Like many Americans, I grew up learning a “queer” was a criminal, a pervert or, probably, both. Not that I was taught this directly. I just picked it up from the embarrassment of my elders, the cruelty of my peers and the writing on the restroom walls.
I also learned, like the President, that marriage was a “union between a man and a woman.” Like Adam and Eve. There was no Adam and Steve. I didn’t see this as a problem. After all, I liked boys. I was so clueless, I didn’t know my favorite cousin Brandon and his buddy Jake weren’t just “roommates.” What I didn’t know didn’t hurt me…at first.
In high school, I learned the truth about Brandon and Jake. By then, I could relate to all kinds of love, and considered their relationship “cool.” But I couldn’t fathom them being married like my parents were married, or like I expected to get married. Nor could I imagine why they’d want to be.
Years later, Jake contracted Lou Gehrig’s disease. Soon, he could barely move, only capable of communicating with Brandon. Jake’s caretakers understood. But in emergencies, paramedics refused Brandon the right to see Jake. Only “immediate family” allowed. That’s parents, children, siblings and spouses. No friends. No lovers. No roommates-for-life. When a nurse wouldn’t let Brandon see Jake because their 22-year-old relationship lacked a marriage certificate, I realized why everyone needs the right to marry.
Of course, there are happier, “gayer” reasons not to prohibit same-sex marriage, like the radiant newlyweds of San Francisco’s “Winter of Love.” That historic moment, when a courageous mayor gave the right to marry to people who love people of the same sex, ignited acts of romantic civil disobedience reminiscent of Rosa Parks and the Greensboro sit-ins. The comparison isn’t perfect. You can’t hide your skin color, while you can closet your sexual orientation. Yet there are parallels. Slaves couldn’t marry. After emancipation, most states outlawed interracial marriage. Racists called for Constitutional Amendments prohibiting black-white marriage with the same sanctimony the anti-same-sex-marriage set utilizes today.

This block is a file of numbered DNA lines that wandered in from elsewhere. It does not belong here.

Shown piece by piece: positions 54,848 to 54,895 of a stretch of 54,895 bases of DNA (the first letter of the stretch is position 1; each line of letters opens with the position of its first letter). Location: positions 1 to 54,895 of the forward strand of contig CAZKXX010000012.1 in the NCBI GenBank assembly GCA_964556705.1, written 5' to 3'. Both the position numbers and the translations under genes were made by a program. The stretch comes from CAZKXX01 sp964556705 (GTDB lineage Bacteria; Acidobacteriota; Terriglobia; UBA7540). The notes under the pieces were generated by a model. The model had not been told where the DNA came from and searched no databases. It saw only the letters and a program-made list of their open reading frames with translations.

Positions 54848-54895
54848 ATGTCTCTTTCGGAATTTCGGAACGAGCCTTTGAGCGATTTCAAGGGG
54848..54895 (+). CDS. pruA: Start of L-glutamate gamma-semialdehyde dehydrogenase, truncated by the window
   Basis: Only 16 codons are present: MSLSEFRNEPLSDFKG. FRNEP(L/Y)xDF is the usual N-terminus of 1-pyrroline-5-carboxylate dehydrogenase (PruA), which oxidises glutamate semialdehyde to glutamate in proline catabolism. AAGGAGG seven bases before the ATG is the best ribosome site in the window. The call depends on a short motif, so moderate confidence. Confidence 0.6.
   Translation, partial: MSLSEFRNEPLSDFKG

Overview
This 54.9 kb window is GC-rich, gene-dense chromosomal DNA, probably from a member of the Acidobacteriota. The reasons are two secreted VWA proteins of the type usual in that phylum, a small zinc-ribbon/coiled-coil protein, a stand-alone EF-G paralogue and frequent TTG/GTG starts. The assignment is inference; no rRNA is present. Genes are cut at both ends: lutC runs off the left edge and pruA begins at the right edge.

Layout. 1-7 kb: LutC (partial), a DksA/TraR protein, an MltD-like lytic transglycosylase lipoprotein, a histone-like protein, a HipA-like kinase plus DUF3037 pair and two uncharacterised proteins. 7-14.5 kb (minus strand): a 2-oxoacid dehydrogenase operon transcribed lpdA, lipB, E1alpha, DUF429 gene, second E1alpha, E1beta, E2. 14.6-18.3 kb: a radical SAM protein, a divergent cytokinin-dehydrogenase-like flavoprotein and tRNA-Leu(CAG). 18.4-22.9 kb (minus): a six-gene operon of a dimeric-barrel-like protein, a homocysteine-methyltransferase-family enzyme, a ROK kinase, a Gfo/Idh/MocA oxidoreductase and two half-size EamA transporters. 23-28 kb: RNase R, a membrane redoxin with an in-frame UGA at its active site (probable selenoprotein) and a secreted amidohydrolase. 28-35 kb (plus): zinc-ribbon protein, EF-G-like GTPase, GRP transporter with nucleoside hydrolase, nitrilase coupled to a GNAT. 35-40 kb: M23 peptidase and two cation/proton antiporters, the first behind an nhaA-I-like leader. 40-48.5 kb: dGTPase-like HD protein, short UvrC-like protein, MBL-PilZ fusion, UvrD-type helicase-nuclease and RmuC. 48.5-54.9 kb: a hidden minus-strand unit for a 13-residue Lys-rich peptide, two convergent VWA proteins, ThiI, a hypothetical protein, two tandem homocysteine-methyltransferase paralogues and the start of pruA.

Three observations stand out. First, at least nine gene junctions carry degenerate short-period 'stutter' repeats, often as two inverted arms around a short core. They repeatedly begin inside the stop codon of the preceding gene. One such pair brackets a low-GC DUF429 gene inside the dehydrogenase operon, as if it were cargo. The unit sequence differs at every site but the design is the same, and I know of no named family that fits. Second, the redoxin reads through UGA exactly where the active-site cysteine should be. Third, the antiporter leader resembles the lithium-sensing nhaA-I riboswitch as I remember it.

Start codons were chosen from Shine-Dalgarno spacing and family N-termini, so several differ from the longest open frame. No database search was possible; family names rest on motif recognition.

Both invoke the “sanctity” of marriage. “Gays can’t bear children together,” same-sex detractors intone. “God commanded, ‘Be fruitful and multiply!'” But that was Genesis, when the desert was vast, and the population small. By Ecclesiastes, God wasn’t ordering rampant reproduction anymore. By now, the Earth is overpopulated. Couples who marry not to reproduce, but to stabilize their lives and contribute to their communities, should be applauded, not ostracized.
What constitutes marital sanctity anyway? Anti-same-sex marriage fundamentalists are free to believe what they like about it. What they shouldn’t be free to do is force those beliefs on everyone. America separates Church and State. Individual churches needn’t perform same-sex marriages. Individual states needn’t recognize them. But our federal government must not discriminate. Our Constitution, always amended to extend human rights, shouldn’t take them away. Remember, America’s one attempt at Constitutional Prohibition (anti-alcohol) failed miserably.
The President calls marriage civilization’s “most fundamental institution.” But notions of the proper spouse keep changing. In times past, marriage meant holy union between a man and his chattel. Or one husband and multiple wives. Brothers wed sisters in ancient royal families. In Victorian times, 13-year-old brides married 45-year-old grooms.
So why not same-sex marriage? The sexes aren’t really “opposite.” Men aren’t from Mars. Women aren’t from Venus. We’re all from Earth. We all need sex. We all need love. We all need the right to marry.
Even hermaphrodites do.
Why not just let gays have civil unions? Because, as anti-segregationists have long known, “separate but equal” is never really equal.
Do gay weddings threaten straight ones? Perhaps we’ll have fewer opposite-sex marriages wherein one spouse is living a lie. My friend Nikki was devastated to learn her husband Mark was having unsafe sex with men. Mark always preferred men, but he wanted to be “normal,” so he’d married Nikki. If Mark had the same-sex marriage option, this unhappy hetero union might have been avoided.
As for me, I eventually married (a man). Celebrating our 12th anniversary, I think marriage strengthens our love, though who knows? Marriage isn’t for everybody. For many, it’s a passion-killer, or torture worse than any homophobe could conjure as the hellfire awaiting the queer. Some left-leaning critics deplore same-sex marriage as “assimilation, not liberation.” Maybe so, but everybody should have the right to enjoy, or endure it.
With all the same-sex couples getting hitched nowadays, we can expect plenty of same-sex divorces. That, too, should be their right.
Dr. SUSAN BLOCK is a sex educator, cultural commentator, host of The Dr. SUSAN BLOCK Show and author of The 10 Commandments of Pleasure. Visit her website at http://www.drsusanblock.com
Send all hate mail, love letters, commentary, questions and confessions to her at firstname.lastname@example.org